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3.05.15 Jaegle

SOURCES AND DISTRIBUTION OF SEA SALT AEROSOLS FROM THE TROPICS TO THE ARCTIC

Prof. Lyatt Jaeglé, Dept. of Atmospheric Sciences, University of Washington, Seattle
March 5, 2015, 1:30 pm, NASA Langley, Bldg 1250, Rm 116

Abstract:
In this work, I examine the global distribution of sea salt aerosols using in situ measurements of sea salt aerosols as well as remote sensing observations of aerosols optical depth (MODIS and AERONET) and aerosol extinction profiles (CALIPSO) together with the GEOS-Chem chemical transport model. A standard simulation with a canonical windspeed-dependent open ocean source of sea salt aerosols leads to a 50% underestimate of coarse mode sea salt aerosols over warm tropical waters and a factor of 2-3 overestimate at high wind speeds over cold waters in the midlatitude storm tracks. Including an empirical sea salt source function depending on both sea surface temperature and windspeed leads to improved agreement with in situ as well as remote sensing observations. I also show evidence for a missing source of fine mode sea salt aerosols during winter over the Arctic, based on in situ observations at Barrow and Alert, as well as satellite observations of enhanced aerosol extinction coefficients during winter by CALIOP. I demonstrate that the seasonality and spatial distribution of this missing source is consistent with a blowing snow source of fine mode sea salt aerosols over Arctic sea ice.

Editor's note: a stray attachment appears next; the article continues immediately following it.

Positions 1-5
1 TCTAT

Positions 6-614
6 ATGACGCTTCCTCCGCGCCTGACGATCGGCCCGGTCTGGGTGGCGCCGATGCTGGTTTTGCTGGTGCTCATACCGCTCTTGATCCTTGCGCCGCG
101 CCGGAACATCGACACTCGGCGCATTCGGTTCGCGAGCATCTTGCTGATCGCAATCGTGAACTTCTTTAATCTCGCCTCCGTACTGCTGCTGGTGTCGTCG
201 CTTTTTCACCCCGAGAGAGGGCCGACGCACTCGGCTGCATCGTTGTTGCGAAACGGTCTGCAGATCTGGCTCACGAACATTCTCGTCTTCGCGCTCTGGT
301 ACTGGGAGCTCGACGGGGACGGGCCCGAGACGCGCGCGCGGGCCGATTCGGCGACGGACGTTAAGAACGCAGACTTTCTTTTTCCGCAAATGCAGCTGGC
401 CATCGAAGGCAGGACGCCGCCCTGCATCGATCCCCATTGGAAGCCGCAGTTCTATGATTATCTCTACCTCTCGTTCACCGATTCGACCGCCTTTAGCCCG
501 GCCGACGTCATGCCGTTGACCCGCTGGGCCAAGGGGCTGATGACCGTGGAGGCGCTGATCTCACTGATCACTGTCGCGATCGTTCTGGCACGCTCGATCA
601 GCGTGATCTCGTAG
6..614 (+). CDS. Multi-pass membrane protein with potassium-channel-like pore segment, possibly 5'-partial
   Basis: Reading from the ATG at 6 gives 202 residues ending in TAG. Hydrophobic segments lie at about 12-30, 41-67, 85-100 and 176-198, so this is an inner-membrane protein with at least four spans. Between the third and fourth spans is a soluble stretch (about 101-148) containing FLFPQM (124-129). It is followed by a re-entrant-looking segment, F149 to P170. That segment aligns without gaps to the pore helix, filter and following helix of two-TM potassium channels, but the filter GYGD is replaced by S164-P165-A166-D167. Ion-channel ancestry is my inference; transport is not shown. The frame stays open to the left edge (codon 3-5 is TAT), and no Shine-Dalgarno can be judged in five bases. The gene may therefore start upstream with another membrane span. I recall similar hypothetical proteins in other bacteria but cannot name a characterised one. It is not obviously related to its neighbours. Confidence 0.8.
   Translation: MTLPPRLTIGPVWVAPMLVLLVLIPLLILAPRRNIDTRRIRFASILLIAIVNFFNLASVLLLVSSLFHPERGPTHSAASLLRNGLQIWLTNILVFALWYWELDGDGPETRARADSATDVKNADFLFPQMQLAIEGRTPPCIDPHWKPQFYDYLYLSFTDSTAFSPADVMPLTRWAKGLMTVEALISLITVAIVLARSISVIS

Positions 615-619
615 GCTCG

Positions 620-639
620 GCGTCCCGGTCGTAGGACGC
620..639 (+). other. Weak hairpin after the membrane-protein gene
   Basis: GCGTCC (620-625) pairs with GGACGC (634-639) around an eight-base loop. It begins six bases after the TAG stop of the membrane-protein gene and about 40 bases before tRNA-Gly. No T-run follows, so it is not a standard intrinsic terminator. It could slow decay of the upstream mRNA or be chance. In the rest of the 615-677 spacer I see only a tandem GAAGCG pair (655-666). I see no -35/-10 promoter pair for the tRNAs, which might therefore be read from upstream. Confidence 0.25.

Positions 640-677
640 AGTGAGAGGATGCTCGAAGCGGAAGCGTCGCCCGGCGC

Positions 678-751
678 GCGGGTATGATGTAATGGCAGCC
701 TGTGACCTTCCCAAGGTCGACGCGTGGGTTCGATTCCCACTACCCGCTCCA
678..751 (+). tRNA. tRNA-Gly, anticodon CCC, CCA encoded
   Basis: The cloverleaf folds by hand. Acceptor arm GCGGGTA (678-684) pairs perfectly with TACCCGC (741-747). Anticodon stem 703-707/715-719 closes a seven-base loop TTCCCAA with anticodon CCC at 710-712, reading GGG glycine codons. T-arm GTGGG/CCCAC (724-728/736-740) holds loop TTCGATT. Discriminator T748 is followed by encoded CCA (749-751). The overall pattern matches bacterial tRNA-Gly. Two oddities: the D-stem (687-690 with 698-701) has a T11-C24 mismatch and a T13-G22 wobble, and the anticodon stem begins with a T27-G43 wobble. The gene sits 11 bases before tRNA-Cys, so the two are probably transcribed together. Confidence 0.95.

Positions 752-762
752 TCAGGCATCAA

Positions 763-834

Note: The speaker will also touch on chemical forecasting in support of the WINTER 2015 aircraft campaign http://www.eol.ucar.edu/field_projects/winter.

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